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The length of a hospital stay after delivery tends to be one-size-fits-all: 48 hours for a normal vaginal birth and 96 hours for an uncomplicated Cesarean section. But a study suggests that moms should be discharged based on individual factors, not simply how long they've been in the hospital. Henry Bernstein, D.O., and colleagues at New Hampshire's Children's Hospital at Dartmouth examined the decisions to discharge more than 4,000 mothers after childbirth. They found that 17 percent of mom-baby pairs were not ready to go home. The mothers' unreadiness was linked to being a first-time mom or black, having a chronic disease or inadequate prenatal care, delivering during nonroutine hospital hours or having insufficient in-hospital education on baby care or breastfeeding. The study suggests the pediatrician, OB and mom should all have input about the release time.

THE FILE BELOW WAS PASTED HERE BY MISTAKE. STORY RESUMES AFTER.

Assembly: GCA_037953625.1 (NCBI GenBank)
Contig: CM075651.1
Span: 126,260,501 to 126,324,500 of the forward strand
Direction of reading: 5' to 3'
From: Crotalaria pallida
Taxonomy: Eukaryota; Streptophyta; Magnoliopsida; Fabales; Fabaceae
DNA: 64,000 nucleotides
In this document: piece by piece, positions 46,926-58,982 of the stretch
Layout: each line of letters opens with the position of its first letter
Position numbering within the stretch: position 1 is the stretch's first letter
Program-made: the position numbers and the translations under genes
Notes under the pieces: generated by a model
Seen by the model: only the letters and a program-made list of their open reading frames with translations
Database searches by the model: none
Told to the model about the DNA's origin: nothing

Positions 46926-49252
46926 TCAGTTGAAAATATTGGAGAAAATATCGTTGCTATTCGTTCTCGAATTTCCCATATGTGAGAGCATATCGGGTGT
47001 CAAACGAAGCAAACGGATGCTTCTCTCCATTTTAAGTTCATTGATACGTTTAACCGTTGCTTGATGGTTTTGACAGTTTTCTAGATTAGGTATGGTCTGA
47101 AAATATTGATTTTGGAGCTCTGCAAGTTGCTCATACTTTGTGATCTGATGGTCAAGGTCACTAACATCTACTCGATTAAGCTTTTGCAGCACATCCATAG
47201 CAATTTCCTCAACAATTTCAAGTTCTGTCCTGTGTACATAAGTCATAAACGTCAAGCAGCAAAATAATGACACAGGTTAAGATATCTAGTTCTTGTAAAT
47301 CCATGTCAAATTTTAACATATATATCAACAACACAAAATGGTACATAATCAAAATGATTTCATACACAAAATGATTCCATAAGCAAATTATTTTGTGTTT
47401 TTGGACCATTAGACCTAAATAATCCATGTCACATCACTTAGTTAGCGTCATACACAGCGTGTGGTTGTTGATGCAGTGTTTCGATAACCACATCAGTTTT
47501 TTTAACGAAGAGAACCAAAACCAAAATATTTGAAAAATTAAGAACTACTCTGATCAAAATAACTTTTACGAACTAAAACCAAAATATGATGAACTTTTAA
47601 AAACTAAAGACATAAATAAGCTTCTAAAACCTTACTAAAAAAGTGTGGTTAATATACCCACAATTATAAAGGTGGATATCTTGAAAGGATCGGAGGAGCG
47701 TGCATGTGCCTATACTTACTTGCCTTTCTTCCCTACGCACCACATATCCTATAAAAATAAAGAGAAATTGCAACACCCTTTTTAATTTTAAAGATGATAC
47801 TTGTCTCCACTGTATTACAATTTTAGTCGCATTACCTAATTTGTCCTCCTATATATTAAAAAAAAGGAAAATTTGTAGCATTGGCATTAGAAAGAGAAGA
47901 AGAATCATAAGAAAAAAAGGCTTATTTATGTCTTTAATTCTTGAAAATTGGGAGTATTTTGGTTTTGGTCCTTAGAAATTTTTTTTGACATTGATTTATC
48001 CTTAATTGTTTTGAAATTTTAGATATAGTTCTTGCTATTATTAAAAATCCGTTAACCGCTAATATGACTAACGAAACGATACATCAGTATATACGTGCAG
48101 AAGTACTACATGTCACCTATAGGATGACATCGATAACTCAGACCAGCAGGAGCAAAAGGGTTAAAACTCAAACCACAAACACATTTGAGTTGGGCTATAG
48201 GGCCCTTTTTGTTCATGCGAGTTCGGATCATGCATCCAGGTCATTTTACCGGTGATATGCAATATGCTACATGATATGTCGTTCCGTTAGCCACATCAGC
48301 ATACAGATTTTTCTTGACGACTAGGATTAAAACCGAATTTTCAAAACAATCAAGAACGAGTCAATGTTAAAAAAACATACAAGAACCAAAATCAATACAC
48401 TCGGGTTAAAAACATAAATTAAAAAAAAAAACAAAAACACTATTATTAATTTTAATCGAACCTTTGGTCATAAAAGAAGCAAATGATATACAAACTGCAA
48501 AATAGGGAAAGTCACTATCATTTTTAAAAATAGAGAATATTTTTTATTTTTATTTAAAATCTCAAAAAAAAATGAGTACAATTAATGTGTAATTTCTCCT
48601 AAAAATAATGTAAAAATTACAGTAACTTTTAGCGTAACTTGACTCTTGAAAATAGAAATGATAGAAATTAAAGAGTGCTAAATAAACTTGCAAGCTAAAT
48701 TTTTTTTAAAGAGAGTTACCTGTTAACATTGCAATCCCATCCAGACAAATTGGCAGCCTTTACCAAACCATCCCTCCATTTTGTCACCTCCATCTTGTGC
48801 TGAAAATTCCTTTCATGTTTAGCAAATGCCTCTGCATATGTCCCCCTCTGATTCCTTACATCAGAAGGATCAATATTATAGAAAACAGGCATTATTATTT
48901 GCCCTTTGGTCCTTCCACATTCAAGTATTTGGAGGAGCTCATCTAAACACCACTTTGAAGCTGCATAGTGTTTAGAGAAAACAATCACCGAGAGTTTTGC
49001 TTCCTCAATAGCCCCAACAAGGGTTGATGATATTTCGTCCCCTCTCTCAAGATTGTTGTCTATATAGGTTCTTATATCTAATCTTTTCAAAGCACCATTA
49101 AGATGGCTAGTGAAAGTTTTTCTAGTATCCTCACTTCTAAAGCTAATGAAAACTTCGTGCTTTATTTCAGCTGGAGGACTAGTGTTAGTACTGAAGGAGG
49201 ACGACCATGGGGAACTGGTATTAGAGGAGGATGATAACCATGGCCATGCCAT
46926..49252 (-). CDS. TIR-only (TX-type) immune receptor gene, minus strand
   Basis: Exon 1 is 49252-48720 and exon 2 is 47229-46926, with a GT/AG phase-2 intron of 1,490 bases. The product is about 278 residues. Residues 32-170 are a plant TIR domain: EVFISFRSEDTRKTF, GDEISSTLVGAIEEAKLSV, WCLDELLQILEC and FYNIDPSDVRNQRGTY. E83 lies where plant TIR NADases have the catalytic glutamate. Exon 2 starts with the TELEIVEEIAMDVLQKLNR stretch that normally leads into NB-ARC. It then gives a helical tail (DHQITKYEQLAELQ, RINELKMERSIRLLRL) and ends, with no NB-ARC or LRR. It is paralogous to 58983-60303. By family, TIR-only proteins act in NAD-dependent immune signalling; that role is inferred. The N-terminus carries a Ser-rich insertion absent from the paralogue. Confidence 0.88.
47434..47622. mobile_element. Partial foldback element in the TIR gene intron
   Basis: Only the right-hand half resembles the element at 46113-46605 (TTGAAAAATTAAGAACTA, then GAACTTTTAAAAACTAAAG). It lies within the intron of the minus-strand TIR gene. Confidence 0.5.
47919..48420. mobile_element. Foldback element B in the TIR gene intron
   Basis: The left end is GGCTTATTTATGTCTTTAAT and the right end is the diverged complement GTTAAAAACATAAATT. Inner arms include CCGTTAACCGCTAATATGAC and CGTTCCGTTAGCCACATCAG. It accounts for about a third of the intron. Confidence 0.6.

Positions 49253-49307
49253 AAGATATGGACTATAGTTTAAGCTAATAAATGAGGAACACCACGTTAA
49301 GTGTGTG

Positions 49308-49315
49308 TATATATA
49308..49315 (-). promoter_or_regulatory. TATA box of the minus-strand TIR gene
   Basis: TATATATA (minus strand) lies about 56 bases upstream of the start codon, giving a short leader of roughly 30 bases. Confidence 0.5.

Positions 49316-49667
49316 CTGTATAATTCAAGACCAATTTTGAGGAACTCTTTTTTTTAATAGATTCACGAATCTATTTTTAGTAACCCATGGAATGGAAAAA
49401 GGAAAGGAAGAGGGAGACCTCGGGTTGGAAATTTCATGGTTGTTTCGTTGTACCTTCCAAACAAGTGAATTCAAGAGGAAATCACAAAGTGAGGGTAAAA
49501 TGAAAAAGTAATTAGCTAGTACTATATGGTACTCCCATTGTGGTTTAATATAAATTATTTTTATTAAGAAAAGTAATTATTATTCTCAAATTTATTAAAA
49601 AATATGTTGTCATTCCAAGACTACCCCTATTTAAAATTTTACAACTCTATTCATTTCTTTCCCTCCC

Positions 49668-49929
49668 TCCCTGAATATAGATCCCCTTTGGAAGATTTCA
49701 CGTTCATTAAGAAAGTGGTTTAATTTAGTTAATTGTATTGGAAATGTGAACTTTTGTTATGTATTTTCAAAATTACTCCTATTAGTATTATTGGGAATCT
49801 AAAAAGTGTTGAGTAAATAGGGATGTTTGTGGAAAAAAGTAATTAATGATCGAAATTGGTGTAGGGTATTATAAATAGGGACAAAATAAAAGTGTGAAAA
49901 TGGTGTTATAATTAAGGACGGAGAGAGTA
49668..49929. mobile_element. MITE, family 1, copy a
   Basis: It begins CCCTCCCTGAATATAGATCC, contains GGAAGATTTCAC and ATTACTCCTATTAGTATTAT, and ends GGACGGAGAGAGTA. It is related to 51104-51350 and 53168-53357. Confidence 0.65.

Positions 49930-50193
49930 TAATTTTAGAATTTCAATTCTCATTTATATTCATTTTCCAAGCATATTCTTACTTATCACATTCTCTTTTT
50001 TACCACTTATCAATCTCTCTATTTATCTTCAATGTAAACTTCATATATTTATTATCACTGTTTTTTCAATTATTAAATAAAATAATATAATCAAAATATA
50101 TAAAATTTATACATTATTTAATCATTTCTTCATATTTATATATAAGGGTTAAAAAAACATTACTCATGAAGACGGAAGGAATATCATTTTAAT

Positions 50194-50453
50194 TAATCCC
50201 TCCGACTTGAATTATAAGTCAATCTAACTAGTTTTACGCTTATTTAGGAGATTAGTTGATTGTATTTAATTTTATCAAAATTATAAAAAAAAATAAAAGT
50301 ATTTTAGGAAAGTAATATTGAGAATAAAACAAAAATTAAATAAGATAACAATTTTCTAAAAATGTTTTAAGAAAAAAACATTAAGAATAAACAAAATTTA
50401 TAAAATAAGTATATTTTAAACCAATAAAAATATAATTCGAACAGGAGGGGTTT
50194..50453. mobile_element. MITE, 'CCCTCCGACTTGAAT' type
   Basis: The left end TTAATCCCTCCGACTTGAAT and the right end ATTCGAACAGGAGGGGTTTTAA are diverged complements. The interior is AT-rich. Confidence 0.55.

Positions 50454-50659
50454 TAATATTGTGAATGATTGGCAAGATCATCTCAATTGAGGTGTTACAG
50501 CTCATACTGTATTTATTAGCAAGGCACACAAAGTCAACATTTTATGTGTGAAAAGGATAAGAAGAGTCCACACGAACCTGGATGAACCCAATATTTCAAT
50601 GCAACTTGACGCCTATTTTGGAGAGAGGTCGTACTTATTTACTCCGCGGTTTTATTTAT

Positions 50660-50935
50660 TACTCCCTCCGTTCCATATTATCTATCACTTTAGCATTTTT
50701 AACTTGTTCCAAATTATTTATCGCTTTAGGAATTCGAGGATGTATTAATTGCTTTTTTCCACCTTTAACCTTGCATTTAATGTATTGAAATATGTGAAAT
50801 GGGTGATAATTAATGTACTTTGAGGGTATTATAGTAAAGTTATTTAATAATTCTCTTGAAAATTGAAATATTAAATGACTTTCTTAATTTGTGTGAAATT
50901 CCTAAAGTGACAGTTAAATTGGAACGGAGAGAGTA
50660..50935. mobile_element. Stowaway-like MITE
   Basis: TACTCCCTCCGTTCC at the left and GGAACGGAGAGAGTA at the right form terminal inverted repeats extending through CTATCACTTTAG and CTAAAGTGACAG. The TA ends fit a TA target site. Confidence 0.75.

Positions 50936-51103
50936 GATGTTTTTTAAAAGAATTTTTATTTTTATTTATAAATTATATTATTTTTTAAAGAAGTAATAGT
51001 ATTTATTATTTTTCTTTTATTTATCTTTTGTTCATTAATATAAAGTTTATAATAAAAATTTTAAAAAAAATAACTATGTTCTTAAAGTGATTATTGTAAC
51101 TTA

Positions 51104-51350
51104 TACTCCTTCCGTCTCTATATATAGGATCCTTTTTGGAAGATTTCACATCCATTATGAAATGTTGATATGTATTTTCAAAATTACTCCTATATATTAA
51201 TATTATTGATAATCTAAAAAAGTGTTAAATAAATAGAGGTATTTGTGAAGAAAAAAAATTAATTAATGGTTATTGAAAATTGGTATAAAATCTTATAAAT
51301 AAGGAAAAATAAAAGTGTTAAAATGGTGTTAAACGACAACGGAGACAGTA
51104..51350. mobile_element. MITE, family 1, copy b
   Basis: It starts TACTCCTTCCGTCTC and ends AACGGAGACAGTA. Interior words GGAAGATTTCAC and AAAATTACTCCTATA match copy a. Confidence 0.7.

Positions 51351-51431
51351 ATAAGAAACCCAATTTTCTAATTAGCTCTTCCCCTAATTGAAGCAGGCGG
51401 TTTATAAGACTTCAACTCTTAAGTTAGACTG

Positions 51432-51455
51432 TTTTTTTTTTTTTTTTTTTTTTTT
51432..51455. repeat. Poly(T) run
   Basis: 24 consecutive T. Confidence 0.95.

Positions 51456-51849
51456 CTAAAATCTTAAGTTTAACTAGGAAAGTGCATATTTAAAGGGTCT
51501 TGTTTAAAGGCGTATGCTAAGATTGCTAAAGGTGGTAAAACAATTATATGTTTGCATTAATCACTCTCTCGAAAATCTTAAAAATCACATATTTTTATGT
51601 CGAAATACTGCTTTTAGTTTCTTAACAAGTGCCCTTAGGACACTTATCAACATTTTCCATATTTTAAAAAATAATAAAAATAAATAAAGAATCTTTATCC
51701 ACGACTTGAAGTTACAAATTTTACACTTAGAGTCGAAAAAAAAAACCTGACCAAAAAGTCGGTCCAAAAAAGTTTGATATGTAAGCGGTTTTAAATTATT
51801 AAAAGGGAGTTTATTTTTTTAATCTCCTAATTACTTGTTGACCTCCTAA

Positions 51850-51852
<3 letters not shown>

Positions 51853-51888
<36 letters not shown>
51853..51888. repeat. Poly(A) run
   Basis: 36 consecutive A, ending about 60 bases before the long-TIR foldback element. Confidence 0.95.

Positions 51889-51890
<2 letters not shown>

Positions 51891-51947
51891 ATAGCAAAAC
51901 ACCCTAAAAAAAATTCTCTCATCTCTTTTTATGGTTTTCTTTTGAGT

Families may need other services to smooth the hospital-to-home transition, such as a day-three pediatrician appointment or a home visit from a nurse. "Lots can happen after discharge," Bernstein says. "A mother needs to ask herself, 'Who do I need to connect with if there is a problem or question?'"